Comprador at the behest of/agent/informant the belief that trees are forever in debt to nature sups with fire but never befriends for fear of burn touches sky with teflon lips then goes aah argues with birds telling them song is microfinanced by the ministry of chirp Complicit/Compliant/Compromised Comfused?
The great unwashed in the park – what is it that makes it so easy to classify the classes? women, children, some veiled, some garish, a festive group visiting this tiny walkpark of mine in this far off city nook love imagines lives a little different from what privilege has taught from the pulpit imagines lives of care, of concern for their sisters, brothers, younguns yuN na tha maiN ne faqat chaaha tha yuN hojaae? 1 no stretch of imagination to immortalize the beaming smiles – under duress too – of my park lot
meanwhile my lot festers unabashed in connivances of convenience, contempt for the sake of bile the unparked ones are the ones that worry me, the platitudes of concern, the beatific biles
the driver happily blocking the road with his car while talking to a friend entitled shout: baap ka road hai? 2 I see joyful camaraderie that cares not a whit for a car or two stacked up behind the pulpit snivels civility love shakes her head tao is good to the good as well as bad, lao tzu sages, so shall I accommodate the pulpit, the snivel?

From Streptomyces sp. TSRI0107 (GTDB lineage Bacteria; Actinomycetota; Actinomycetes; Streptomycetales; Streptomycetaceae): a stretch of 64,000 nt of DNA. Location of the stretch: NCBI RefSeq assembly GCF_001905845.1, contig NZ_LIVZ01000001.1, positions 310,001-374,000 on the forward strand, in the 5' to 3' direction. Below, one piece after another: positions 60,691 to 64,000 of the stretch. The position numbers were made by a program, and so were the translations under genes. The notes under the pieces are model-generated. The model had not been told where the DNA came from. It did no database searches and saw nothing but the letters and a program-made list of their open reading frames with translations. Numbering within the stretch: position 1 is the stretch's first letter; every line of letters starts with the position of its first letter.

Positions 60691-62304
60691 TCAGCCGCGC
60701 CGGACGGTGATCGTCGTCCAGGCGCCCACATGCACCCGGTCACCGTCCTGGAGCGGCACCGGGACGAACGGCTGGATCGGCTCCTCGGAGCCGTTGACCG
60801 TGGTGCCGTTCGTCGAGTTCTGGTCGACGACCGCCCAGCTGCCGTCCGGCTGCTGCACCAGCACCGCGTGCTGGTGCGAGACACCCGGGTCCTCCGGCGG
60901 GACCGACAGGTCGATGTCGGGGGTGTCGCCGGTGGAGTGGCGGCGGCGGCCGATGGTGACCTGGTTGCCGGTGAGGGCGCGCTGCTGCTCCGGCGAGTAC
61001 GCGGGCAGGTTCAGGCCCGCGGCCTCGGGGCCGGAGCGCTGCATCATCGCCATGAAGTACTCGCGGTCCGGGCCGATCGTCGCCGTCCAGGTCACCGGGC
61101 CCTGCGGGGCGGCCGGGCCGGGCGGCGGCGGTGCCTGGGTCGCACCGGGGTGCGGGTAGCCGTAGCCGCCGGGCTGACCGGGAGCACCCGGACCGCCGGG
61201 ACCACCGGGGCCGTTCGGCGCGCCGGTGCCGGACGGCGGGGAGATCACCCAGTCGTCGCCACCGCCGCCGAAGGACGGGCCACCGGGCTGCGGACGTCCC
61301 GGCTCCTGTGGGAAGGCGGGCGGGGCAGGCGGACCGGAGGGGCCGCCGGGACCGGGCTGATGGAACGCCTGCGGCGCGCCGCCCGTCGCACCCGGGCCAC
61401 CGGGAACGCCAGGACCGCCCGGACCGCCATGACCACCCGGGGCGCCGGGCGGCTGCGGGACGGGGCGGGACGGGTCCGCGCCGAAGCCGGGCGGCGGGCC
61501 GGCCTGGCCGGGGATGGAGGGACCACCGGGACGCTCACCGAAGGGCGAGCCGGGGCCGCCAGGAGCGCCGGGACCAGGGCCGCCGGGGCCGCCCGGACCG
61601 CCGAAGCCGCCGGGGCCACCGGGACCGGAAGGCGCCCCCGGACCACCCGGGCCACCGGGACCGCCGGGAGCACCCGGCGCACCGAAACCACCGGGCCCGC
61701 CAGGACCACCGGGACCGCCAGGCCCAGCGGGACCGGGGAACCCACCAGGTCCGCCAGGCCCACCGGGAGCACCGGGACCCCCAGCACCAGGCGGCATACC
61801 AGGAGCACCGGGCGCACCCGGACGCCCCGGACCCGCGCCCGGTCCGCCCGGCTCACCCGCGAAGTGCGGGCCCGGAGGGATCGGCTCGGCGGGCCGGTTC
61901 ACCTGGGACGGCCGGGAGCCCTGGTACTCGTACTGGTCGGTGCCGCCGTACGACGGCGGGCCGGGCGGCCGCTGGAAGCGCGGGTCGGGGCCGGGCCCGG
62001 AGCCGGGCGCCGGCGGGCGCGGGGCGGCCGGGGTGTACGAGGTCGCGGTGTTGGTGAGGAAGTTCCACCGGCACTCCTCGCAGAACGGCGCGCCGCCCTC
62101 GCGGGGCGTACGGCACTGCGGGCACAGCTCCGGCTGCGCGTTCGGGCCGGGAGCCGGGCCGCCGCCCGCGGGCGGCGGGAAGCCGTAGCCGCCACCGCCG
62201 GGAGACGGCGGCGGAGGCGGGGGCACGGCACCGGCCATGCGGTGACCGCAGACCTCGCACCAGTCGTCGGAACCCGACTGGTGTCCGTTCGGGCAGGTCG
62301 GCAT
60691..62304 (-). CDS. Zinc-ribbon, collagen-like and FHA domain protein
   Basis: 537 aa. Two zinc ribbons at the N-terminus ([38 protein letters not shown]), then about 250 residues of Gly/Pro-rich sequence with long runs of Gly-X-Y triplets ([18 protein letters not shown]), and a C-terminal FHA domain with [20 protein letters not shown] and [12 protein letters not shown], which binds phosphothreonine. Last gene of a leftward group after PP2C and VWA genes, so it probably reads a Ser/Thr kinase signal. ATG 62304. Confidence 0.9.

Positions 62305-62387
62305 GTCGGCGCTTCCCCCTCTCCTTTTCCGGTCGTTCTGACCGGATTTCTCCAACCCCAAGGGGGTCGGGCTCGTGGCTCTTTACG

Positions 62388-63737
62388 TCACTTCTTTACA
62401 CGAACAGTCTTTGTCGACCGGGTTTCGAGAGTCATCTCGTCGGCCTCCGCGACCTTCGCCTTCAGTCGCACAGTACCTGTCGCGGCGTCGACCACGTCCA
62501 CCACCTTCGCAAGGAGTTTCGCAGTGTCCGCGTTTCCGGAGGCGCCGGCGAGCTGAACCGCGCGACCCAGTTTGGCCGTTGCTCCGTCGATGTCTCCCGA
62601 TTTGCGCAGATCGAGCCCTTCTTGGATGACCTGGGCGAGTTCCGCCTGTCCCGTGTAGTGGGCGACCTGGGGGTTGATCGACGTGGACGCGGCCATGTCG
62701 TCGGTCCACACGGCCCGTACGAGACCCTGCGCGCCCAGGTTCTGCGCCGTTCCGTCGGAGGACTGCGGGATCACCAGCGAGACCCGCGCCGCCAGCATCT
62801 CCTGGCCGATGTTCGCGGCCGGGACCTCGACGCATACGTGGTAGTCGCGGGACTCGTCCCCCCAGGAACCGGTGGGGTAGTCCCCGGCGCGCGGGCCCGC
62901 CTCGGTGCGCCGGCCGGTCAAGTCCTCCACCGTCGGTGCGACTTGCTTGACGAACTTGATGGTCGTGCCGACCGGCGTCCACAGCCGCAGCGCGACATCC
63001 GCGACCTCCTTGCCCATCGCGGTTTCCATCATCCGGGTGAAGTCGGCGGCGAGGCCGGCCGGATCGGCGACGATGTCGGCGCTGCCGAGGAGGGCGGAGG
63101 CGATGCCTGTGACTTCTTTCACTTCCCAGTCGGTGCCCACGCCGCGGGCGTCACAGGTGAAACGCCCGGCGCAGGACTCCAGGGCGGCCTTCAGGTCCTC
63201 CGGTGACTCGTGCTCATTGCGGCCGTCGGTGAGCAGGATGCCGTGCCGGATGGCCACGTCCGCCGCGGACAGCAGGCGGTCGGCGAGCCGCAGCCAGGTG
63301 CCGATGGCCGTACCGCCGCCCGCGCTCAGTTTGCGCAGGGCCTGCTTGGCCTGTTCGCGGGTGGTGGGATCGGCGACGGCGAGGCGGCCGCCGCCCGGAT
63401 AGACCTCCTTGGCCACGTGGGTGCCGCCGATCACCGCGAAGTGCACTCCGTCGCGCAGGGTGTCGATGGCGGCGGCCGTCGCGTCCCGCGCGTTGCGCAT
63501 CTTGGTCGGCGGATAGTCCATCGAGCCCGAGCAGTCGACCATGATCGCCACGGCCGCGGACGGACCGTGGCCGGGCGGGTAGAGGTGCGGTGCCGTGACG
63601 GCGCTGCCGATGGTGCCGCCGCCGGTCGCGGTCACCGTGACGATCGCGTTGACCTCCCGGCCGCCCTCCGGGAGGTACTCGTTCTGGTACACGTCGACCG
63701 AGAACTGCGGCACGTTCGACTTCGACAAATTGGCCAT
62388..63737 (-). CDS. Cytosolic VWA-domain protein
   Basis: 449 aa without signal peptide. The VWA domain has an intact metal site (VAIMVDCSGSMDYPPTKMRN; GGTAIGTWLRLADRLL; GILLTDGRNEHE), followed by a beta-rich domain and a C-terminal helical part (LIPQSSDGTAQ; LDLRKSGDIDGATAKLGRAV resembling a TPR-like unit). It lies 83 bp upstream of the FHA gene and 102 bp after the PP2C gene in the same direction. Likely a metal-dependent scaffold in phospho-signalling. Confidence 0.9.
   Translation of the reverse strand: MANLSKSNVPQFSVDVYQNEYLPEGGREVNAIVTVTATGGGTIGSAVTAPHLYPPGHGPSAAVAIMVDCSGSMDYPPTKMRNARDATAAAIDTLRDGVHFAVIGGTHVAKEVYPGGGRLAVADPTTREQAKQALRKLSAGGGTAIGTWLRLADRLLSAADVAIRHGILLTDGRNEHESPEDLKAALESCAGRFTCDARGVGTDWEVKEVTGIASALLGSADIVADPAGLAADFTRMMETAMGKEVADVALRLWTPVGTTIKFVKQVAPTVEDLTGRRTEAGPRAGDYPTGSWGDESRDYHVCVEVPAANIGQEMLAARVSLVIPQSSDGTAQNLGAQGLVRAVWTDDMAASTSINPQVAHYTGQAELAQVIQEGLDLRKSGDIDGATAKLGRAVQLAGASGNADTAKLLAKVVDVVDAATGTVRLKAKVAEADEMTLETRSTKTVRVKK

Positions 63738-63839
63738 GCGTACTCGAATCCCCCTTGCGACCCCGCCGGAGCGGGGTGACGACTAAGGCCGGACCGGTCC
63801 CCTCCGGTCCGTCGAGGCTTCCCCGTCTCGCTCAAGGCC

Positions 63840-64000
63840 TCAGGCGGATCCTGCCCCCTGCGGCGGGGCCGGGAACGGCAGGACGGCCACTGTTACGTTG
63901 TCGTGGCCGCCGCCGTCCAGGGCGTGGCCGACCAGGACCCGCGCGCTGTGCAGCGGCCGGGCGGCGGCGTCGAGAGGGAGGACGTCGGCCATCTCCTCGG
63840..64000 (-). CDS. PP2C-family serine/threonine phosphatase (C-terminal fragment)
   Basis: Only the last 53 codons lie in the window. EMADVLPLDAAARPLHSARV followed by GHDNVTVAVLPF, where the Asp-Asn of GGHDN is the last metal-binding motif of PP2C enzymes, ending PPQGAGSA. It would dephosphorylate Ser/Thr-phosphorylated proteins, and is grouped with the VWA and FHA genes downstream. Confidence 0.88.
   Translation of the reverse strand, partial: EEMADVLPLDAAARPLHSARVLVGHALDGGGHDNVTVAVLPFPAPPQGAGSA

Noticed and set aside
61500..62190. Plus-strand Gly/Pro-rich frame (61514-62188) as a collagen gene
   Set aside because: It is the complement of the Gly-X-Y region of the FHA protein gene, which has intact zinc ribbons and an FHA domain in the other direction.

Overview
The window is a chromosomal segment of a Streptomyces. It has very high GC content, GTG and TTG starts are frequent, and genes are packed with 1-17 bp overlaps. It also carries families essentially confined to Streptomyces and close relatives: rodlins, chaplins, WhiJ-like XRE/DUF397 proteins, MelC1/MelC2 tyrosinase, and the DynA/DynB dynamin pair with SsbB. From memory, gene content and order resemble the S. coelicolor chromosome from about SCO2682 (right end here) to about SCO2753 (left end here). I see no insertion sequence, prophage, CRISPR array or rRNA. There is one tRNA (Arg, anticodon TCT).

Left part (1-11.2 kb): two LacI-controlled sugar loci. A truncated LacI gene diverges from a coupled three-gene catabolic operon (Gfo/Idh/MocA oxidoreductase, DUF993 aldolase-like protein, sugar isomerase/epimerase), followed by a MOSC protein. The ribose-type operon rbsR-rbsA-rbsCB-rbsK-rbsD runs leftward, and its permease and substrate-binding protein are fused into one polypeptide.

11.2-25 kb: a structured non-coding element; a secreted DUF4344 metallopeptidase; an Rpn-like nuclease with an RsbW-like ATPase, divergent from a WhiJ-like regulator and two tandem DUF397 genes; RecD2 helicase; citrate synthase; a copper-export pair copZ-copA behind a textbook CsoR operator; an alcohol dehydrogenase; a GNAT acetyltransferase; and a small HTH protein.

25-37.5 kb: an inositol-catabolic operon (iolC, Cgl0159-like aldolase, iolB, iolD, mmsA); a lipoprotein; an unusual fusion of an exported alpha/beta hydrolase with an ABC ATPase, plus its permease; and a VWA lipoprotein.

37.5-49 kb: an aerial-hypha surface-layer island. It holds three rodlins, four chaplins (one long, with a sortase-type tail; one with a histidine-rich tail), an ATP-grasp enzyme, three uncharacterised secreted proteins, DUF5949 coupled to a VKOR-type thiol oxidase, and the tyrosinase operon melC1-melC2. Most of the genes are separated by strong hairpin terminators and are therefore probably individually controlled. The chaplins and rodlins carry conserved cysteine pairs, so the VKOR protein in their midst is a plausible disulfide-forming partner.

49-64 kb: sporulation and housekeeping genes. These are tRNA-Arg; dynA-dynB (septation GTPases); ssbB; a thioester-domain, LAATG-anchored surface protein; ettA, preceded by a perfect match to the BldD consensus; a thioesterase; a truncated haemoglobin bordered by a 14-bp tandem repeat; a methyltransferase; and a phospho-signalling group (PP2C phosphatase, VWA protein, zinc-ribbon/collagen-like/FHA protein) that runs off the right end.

or shall I retreat to my khanqah while the mongols of the day bludgeon away? our great master prescribed nothing but – this much history teaches about rumi3, trying to spirit away solidarity by trivializing the mundane, the unwashed easier perhaps to be a holy ostrich than to imagine lives of care, concern, sister, brother
yuN na tha maiN ne faqat chaaha tha yuN hojaae
1. “Wasn’t thus, I merely wished it so” – a line from Faiz, iconic Pakistani revolutionary poet who made no secret of his admiration for another “great poet of the east”, Iqbal, who in turn made no secret of his admiration for Nietzche’s superman: the dialectics of poetic confusion.
2. “Is this your father’s road?” A common phrase that like so many others can never be adequately translated.
3. Point raised by the Iranian revolutionary, Ali Shariati. A valid point echoed so many times in history when the gatekeepers of culture/morality/civility/whatnot have been hands-in-glove with despots.
who can speak to the strum of yellow
dirt but river-thirst?
every turn of heaven-stroll knows the
cost of beginnings
and yet it browns the word-wisp, the
the torn-lisp – we speak to this strum,
yellow, this breaden stream striven to
breach the word –
1. this is the interregnum, these here are the symptoms
2. this is the era of the warring states
3. the coefficient of injustice is two minutes to midnight
4. a bent arc of history is not a broken arc
5. the dream of the butterfly will connect the words and the bees
1. “The crisis consists precisely in the fact that the old is dying and the new cannot be born; in this interregnum a great variety of morbid symptoms appear” – Antonio Gramsci